The Top Most Philosophical Leonard Cohen Lyrics

For those who don’t know, Marianne and Leonard: Words of Love was released in theaters on July 4th. The movie chronicles the complicated love of Leonard Cohen and his Norwegian muse, Marianne Ihlen. The film includes many interviews of people close to both Cohen and Ihlen, and is a beautiful story of how free love can ironically place you in the deepest confines of emotional pressure.

The movie also depicts Cohen’s struggle to emotionally commit to a woman, as he was too committed to his writing and his music. The film consists of various words of wisdom from Leonard Cohen and is a reminder that he is one of the greatest writers of the 20th and 21st century. It gives the audience an urge to look back at some of his most profound lyrics throughout his many years of song writing. People forget that he started out as an aspiring fiction writer before taking on the world of music. These are some extremely sagacious lyrics throughout his music over the years.




Song: Treaty

“I heard the snake was baffled by his sin
He shed his scales to find the snake within
But born again is born without a skin
The poison enters into everything”

(Released 2016)

In this verse of the song, Cohen references the Bible, specifically the conversation between Eve and a snake. He references the snake with sentiments of good and bad. Normally, a snake who sheds his skin will get a new skin, naturally undoing himself of his old skin. Undoing himself of his old skin is a metaphor for removing himself of his sins. Yet, while you may be able to forget your sins, it is impossible to undo them. The poison will remain and spread throughout your body. After being born again without a skin, you are left fragile and vulnerable.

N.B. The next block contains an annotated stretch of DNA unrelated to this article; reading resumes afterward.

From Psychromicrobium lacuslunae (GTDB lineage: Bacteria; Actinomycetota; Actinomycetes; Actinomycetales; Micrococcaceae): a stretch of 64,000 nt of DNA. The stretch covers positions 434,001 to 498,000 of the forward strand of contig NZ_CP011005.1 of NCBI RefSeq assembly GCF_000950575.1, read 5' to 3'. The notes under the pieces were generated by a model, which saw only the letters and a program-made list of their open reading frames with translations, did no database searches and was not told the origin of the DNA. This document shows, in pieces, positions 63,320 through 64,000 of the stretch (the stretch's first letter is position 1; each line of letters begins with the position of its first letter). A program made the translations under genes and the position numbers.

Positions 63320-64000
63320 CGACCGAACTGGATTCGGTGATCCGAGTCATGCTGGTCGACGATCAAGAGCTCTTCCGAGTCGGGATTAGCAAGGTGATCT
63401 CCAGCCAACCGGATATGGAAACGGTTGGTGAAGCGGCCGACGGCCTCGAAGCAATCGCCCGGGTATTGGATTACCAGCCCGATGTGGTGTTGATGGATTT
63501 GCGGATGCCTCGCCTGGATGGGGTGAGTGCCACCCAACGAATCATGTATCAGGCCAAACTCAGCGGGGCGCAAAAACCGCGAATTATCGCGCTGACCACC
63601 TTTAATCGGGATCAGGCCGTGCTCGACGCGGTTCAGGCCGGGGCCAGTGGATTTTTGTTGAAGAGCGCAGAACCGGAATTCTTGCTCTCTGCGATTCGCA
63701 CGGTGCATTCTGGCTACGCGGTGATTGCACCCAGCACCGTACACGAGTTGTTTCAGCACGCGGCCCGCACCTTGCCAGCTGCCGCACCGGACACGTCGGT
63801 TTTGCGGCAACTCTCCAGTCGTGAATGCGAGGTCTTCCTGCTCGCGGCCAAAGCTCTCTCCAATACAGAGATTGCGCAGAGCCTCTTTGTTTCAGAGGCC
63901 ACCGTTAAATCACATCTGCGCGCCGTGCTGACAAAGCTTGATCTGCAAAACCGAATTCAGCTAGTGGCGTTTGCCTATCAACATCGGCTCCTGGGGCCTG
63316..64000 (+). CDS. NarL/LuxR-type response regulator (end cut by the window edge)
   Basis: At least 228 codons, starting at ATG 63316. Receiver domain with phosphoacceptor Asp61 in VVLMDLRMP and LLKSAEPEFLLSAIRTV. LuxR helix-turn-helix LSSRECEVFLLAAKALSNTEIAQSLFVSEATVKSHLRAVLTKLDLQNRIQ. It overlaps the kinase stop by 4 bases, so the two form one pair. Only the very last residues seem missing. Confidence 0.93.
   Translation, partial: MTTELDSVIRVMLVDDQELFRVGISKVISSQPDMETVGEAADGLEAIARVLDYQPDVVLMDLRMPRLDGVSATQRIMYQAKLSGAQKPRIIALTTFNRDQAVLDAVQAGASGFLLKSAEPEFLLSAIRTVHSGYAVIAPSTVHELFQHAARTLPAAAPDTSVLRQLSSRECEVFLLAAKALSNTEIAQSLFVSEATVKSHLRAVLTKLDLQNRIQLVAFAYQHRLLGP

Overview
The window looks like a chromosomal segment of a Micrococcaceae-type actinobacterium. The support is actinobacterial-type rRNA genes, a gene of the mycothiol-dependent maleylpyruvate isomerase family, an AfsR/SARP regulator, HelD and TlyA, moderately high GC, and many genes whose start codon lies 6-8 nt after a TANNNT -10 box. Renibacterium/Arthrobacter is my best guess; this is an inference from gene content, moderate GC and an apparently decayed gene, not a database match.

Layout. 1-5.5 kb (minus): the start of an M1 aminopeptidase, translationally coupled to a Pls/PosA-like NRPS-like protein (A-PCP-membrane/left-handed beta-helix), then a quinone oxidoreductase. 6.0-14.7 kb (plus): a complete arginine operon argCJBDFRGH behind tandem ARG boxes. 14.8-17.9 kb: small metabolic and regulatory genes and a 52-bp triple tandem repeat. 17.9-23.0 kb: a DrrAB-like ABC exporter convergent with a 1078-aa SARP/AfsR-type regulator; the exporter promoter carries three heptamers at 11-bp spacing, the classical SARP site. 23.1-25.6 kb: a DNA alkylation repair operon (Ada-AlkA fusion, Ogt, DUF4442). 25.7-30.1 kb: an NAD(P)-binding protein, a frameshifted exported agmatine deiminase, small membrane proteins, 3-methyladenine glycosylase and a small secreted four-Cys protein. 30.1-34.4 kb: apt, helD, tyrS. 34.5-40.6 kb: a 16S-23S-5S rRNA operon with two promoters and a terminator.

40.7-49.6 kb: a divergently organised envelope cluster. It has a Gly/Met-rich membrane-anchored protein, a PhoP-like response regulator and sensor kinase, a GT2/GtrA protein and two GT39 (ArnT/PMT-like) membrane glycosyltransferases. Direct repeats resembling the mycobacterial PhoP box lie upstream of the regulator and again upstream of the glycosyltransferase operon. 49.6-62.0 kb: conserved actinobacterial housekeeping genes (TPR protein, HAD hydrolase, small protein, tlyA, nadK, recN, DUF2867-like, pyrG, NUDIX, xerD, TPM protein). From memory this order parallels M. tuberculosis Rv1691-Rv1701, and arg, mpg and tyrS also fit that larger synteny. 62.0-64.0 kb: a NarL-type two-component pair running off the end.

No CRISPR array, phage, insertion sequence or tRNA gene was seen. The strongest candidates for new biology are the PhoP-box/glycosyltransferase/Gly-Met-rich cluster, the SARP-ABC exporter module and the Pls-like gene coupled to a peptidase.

Image Via The Guardian


Song: Hallelujah

“Maybe there’s a God above
But all I’ve ever learned from love
Was how to shoot at somebody who outdrew you”

(Released 1984)

Cohen was brought up in an Orthodox Jewish household, and was quite religious. Yet, he has gone through tragic personal experiences that has made him question the existence of a God.

Cohen also compares gun conflicts to relationships; that every time he has been in love he has been hurt. What he has learned from love is how to hurt someone who has hurt you, or how to impose torment on the other as they break your heart.



Song: Steer Your Way

“As he died to make men holy
Let us die to make things cheap”

(Released 2016)

In this verse, the person dying “to make men holy” is an obvious reference to the story of Jesus’ martyrdom. “Let us die to make things cheap” can be seen as a sardonic turnabout of this event. It could also be a reference to how in the capitalist world; how man and woman work in the Third World in life threatening conditions to “make things cheap”.


Image Via Discogs

Song: First We Take Manhattan

“I don’t like your fashion business, mister
And I don’t like these drugs that keep you thin
I don’t like what happened to my sister
First we take Manhattan, then we take Berlin

(Released 1987)

This verse takes quite a cynical look at the fashion business; its pretentiousness and superficiality. That the fashion business symbolizes a lot of what is wrong with modern society.

“I don’t like what happened to my sister” could be a reference to the objectification of women by the fashion industry; how it creates unrealistic standards of beauty for women, similar to what social media is doing today.




Featured Image Via Pitchfork